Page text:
Tag Archives: commercial litigation

ILN Today Post

The SFO v ENRC: Erosion of fundamental rights and dangerous precedent or a valid aid to law enforcement?

Eurasian Natural Resources Corporation Ltd (ENRC) has been granted permission to appeal the controversial ruling in Serious Fraud Office (SFO) v Eurasian Natural Resources Corporation Ltd [2017] EWHC 1017 (QB)  which sent shock waves through the legal profession earlier this year.

The appealed decision held that certain documents generated during an internal investigation conducted by lawyers into allegations of bribery and corruption were not protected by litigation privilege, and therefore could be used by the SFO in the prosecution of alleged offenders. With corporations being encouraged to police their operations and to put in place systems to protect them from abuse, the decision was seen as unhelpful by some in that it might discourage openness within organisations and restrict access to legal advice.

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Veto rights in contracts: can they be exercised freely?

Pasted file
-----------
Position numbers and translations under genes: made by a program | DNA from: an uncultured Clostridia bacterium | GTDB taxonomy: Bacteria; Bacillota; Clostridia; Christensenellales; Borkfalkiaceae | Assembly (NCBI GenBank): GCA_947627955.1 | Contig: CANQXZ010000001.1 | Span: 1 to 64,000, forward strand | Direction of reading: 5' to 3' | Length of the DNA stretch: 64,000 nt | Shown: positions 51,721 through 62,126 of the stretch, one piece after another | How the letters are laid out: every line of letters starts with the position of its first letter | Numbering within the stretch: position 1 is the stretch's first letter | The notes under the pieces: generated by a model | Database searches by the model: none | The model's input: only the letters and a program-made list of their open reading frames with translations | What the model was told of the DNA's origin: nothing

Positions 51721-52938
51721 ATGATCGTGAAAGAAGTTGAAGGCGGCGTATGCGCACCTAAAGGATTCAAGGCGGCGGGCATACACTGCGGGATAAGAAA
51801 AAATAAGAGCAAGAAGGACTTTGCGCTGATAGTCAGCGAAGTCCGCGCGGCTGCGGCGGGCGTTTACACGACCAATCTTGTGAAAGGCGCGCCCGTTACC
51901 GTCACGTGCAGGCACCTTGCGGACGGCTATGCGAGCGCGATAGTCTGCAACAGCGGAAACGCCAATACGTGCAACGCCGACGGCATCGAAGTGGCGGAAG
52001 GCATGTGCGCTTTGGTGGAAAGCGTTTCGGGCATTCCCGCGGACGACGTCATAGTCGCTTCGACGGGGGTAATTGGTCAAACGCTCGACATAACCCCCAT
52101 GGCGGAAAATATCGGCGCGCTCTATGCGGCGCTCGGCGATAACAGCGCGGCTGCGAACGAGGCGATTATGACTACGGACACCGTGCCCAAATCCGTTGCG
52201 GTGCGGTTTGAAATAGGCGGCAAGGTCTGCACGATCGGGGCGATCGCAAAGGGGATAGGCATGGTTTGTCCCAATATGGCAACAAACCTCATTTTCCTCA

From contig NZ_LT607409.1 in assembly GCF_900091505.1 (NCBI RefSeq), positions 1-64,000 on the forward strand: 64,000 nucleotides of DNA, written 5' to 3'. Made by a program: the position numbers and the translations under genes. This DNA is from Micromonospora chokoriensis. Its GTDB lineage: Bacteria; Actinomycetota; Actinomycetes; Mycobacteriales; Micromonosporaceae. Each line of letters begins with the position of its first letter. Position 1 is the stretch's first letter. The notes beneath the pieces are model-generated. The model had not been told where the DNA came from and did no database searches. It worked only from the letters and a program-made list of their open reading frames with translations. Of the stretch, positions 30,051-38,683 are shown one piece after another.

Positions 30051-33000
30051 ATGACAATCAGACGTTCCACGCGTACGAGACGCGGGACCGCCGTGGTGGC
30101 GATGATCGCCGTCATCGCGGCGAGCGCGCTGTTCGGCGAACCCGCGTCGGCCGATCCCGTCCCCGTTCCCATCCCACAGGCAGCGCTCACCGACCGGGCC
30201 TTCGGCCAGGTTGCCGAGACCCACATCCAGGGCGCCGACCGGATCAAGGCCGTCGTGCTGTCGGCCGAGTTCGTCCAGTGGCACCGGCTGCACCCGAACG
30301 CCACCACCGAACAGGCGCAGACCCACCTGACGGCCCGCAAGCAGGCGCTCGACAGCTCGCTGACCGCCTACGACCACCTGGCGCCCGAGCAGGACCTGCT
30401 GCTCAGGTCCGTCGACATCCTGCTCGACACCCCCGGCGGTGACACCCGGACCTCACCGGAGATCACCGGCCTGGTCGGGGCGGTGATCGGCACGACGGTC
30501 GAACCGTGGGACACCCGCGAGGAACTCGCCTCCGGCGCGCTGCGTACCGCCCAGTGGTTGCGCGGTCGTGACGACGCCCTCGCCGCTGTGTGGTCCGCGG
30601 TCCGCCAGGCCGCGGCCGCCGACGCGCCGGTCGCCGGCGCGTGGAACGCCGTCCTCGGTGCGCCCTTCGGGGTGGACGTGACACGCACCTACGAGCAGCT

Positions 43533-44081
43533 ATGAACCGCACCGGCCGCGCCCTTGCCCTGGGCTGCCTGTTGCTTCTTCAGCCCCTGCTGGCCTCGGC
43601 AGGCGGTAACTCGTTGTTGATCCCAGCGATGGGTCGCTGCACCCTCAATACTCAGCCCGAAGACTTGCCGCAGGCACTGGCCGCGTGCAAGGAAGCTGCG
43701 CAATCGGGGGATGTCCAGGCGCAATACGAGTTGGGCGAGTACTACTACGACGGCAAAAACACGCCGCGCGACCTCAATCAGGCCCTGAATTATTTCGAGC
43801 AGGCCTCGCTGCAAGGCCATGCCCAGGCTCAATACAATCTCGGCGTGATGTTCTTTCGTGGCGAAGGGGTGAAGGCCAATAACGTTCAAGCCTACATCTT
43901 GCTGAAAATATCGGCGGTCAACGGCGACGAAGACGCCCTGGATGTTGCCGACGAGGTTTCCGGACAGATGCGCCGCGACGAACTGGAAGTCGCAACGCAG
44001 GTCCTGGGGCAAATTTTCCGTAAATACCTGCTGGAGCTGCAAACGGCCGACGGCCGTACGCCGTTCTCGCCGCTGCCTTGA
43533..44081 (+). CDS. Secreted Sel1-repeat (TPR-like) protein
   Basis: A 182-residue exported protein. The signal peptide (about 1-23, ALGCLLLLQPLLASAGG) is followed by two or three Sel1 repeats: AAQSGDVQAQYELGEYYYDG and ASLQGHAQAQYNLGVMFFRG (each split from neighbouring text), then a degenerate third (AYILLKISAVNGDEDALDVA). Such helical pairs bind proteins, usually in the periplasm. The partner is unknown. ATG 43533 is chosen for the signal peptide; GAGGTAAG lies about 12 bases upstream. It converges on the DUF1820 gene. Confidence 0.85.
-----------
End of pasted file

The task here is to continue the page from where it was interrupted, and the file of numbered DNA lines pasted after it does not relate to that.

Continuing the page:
Parties to commercial contracts generally assume that the express written terms of a contact will be given effect relatively strictly under English law.

However, recent court decisions illustrate the courts’ willingness to look beyond the written terms of contracts and to imply unwritten terms in order to give effect to what they consider to have been the parties’ intentions.

Overview

In one recent case, the High Court decided that a clause in a share option agreement – which stated that the option could only be exercised with the consent of the board of directors of the granting company – did not give the board an unequivocal veto.

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Howard & Howard expands commercial litigation practice

Royal Oak, Michigan, February 21, 2017: Howard & Howard Attorneys PLLC is pleased to announce that Jason M. Schneider has joined the firm. He will practice out of the firms Royal Oak office.

Mr. Schneider focuses his practice on complex commercial litigation in federal and state courts. He has broad experience at the trial and appellate levels in areas such as commercial contracts, the Uniform Commercial Code, product liability, condemnation, and patent infringement. Before entering private practice, he gained invaluable experience by serving as a law clerk for The Honorable Jean C. Hamilton, a United States District Judge in the Eastern District of Missouri, and as an intern for The Honorable Charles E. Rendlen, a United States Bankruptcy Judge in the Eastern District of Missouri.